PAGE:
I'm sure we all have our opinions which of these MS will actually do.
You can bet that situation will never improve.
You have to wonder what has persuaded the Judge of the validity of HP's arguments.
Keep in mind by deforming (slightly) on impact it absorbs some of that kinetic energy rather than letting it penetrate.
Such modules can change the whole basis for things like L2 habitats in Lunar orbit, Mars moon exploration or Mars missions in general.
You get a lot more volume for mass than with a solid wall design.
Someone on the naughty step again?
Britons are foreigners to the US.
US nationals (or at least comms originating from the US) are foreigners to the UK.
"Conflict" what conflict?
"I have said before that it's no good complaining about mass surveillance if we want to stop mass collection; the government will otherwise simply continue to say they don't do mass surveillance while continuing mass collection."
And while protestors continue to ignore this subtle (but critical) point the data fetishists can continue to indulge their unhealthy obsession with everyone's information
"They can observe selected people using time-honoured techniques: by bugging their phones, their computers and watching their houses. Modern technology means that none of these activities requires a 'spy' to sit in a car across the street for hours on end any more. And more to the point: modern technology means that none of these activities requires a vast, information slurping infrastructure that spans the globe, with everyone's communications being shared amongst the 5 eyes."
But that would require judgement of who is a real threat.
They prefer the view of Comrade Stalin "Better a 100 innocent men to to prison than one guilty man goes free."
"All this kit was designed when worries about security were supposedly reserved for the paranoid. If it is ever deployed it will be a hackers' paradise [PDF]- spoofing readings and remotely disconnecting supplies."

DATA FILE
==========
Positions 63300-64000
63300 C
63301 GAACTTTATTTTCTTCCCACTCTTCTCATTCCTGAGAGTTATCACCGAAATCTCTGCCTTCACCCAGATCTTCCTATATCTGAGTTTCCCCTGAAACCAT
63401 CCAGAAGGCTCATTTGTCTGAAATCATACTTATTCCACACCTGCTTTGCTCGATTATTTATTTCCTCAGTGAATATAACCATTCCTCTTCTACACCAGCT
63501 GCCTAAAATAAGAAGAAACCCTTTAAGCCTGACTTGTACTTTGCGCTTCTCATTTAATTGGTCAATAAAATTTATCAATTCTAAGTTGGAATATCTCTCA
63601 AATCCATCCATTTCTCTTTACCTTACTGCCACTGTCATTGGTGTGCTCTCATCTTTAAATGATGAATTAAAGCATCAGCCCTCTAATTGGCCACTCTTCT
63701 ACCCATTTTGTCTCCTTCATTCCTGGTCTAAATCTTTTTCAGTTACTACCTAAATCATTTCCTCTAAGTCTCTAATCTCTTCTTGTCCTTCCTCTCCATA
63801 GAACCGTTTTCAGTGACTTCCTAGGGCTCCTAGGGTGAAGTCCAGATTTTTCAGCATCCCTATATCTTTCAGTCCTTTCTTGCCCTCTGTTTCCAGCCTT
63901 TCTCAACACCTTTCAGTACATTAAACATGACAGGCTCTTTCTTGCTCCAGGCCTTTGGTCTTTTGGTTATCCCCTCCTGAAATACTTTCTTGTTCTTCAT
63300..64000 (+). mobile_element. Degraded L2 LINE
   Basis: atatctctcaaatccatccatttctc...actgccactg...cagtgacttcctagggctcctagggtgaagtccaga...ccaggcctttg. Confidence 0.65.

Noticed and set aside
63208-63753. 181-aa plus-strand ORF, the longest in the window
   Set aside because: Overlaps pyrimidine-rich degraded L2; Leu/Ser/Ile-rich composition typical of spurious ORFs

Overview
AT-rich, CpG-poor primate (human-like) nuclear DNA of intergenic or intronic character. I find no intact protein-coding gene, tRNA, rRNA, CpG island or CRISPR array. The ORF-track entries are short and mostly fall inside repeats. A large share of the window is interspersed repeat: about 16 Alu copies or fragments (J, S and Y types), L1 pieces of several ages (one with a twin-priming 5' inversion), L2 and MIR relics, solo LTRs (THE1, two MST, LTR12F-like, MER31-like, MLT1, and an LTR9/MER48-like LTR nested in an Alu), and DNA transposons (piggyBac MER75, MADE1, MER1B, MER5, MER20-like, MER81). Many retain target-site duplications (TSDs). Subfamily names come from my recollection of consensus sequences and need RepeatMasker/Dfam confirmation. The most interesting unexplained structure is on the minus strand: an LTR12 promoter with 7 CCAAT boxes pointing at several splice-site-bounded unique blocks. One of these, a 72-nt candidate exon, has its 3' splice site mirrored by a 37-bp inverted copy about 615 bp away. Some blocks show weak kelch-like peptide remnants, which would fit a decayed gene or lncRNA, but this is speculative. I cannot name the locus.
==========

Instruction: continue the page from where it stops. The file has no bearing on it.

And note the first paragraph in the report.
"The European Parliament mandated the replacement of electricity meters with
new ‘smart’ meters by 2022, except in Member States who certify this year that it would be uneconomic. "
Which I think includes Germany.
Smart Meter Bitte?
<profanity filter off>
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But the thing holding this back is not technical it's economic.
The drug mfg/regulatory eco system rewards safety and novelty not cheapness.
With predictable consequences.
Time to be gone.
A perfect definition of a data fetishist.
WTF would we pay anyone anyone else to do so either.
Quite a bit more than the average camera phone.
Seriously this is a terrific achievement
Although not for the account holders.
Like delivering the payloads and support equipment to the site.
Near term you're talking about sounding rockets, allowing UK universities to do what German and other Continental universities can do and give their students hands on experience of sending a paylod to space. Sounding rockets could let students do a launch as an end-of-course project.
The other near term option is for Virgin Galactics sub orbital space ride, as possibly XCOR's Lynx.
REL's Skylon is the big one of course.
Various groups will never stop looking for their access protocols and how to access it.
The point is it's guaranteed to be there.
How does this not end badly?
"I think he looks like a Harkonnen, personally."
It's that malevolent gleam in his eye that says "All your phone encryption and IP addresses belong to me"
Because it is.
Released documents of agencies concerned or company whose share price will go down the toilet if public trust in them is shattered.